Along the Tracks

Sunday, January 08, 2006

'Book of Daniel' not bad

On Friday night, I watched the opening double-episode of “The Book of Daniel” on NBC – the controversial new comedy-drama in which an Episcopal clergy member in a dysfunctional district struggles with both career and family with the help of occasional conversations with Jesus.

Frankly, I was pleasantly surprised.

A few words of caution are appropriate. The program, like most dramas on television today, is heavy on the sex, heavy on bizarre situations (which many people may find offensive) and heavy on “politically correct” issues to tackle: racism, religious acceptance of gays and drug use, among others.

If one recognizes these are typical themes in 2006 entertainment and moves on to the concept and the story itself, one finds “The Book of Daniel” enjoyable and even uplifting.
Everyone has problems, and to spice up the show, Rev. Daniel Webster has a choir loft full of them: A teen daughter caught selling marijuana; an adopted teen son of Asian background who can’t wait for adulthood; an openly gay son of college age struggling more with the perceptions inside his family than the world outside; a brother-in-law who loses a $3 million church school fund then dies in most untoward circumstances; a mother in the throws of Alzheimer’s disease; a long-suffering wife ready for a different role in life than women’s group facilitator; and a strict father (you guessed it – also a pastor) with unattainable expectations for his son. Long list though the above may be, there is even more – and the intersection of all these challenges can require a scorecard for the viewer.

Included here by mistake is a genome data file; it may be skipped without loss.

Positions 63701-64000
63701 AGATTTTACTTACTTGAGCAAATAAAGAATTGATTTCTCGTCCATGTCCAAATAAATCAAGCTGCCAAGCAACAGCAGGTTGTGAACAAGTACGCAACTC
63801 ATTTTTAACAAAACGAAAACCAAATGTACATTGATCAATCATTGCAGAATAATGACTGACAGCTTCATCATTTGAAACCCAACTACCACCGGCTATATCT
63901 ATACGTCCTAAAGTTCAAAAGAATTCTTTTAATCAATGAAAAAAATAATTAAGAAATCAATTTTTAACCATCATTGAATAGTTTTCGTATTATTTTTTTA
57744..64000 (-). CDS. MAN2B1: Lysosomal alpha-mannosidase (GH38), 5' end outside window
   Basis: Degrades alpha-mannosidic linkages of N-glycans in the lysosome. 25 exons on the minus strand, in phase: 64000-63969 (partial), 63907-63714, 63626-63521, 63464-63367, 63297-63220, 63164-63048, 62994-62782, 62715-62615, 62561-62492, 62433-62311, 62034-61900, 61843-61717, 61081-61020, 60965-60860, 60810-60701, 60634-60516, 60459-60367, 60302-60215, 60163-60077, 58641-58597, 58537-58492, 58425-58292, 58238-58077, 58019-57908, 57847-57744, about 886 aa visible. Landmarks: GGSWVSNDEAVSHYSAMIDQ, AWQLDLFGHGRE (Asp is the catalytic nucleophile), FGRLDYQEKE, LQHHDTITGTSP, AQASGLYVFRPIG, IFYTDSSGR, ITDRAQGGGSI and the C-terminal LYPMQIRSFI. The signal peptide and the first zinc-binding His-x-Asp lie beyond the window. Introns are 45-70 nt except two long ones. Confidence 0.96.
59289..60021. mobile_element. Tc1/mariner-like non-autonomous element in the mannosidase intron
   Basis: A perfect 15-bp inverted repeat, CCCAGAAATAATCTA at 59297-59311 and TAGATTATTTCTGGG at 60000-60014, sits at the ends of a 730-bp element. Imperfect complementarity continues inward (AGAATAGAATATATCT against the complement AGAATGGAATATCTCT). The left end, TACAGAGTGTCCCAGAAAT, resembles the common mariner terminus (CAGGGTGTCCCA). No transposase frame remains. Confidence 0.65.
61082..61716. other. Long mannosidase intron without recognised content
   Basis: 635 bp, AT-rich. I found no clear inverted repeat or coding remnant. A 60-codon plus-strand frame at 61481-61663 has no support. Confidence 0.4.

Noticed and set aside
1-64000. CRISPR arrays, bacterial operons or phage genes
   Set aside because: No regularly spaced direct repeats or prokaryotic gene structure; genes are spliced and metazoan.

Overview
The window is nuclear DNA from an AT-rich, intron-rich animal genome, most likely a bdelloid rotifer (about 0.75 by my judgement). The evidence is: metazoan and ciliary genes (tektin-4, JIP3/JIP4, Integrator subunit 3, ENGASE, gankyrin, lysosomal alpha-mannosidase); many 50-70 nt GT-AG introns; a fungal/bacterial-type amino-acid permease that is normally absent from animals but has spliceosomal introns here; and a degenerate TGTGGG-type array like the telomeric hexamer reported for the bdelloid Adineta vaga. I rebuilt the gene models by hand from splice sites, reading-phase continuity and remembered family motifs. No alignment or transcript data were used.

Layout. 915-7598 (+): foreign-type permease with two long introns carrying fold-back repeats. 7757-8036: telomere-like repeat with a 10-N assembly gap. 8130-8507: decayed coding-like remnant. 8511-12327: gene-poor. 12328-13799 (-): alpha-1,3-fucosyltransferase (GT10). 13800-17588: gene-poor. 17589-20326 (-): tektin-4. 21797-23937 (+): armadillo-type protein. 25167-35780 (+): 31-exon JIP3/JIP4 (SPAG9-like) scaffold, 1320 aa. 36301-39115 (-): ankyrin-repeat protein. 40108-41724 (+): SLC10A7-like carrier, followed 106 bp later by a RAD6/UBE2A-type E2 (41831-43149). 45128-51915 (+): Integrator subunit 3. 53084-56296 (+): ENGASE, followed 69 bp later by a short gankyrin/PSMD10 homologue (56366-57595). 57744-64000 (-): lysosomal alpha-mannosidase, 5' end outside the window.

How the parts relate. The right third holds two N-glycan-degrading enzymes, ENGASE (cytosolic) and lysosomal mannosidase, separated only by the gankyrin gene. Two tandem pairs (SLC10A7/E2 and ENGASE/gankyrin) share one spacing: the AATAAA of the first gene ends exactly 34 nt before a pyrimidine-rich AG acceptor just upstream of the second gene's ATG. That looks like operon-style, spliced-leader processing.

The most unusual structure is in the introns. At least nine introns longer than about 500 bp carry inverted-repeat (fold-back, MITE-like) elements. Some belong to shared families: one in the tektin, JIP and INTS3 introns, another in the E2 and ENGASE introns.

If this heaping helping of troubles were the sum total of the program, it would be little different than what happens on “Desperate Housewives” – life and times on Ministeria Lane.

But there’s something else – and that’s what makes “The Book of Daniel” stand out.
Jesus pops in for frequent chats with Daniel. Jesus is white-robed, long-haired and bearded – straight out of a Renaissance painting. He’s also quick-witted, comfortable and confident – that’s right, Christ is cool. And His message, at least in the premiere, does not stray from what we read in the Gospels – although, admittedly, the situations involved may not have arisen too often in 1st century Palestine.

Frankly, the premiere’s main problem was too much drama, not enough comedy. The situations are bizarre – so why not have more fun with them?

Aidan Quinn is superb as Daniel – no surprise there. Experienced actors fill many of the roles, while the new faces show great promise in the opener. Garret Dillahunt plays Jesus in such a way that you wish He was talking to you.

Christian critics of the show need to step back a moment and consider that fact. If Hollywood can portray Jesus as someone we all want to be friends with, maybe those Christian critics should focus their energy on proclaiming what a friend we already have in Him.

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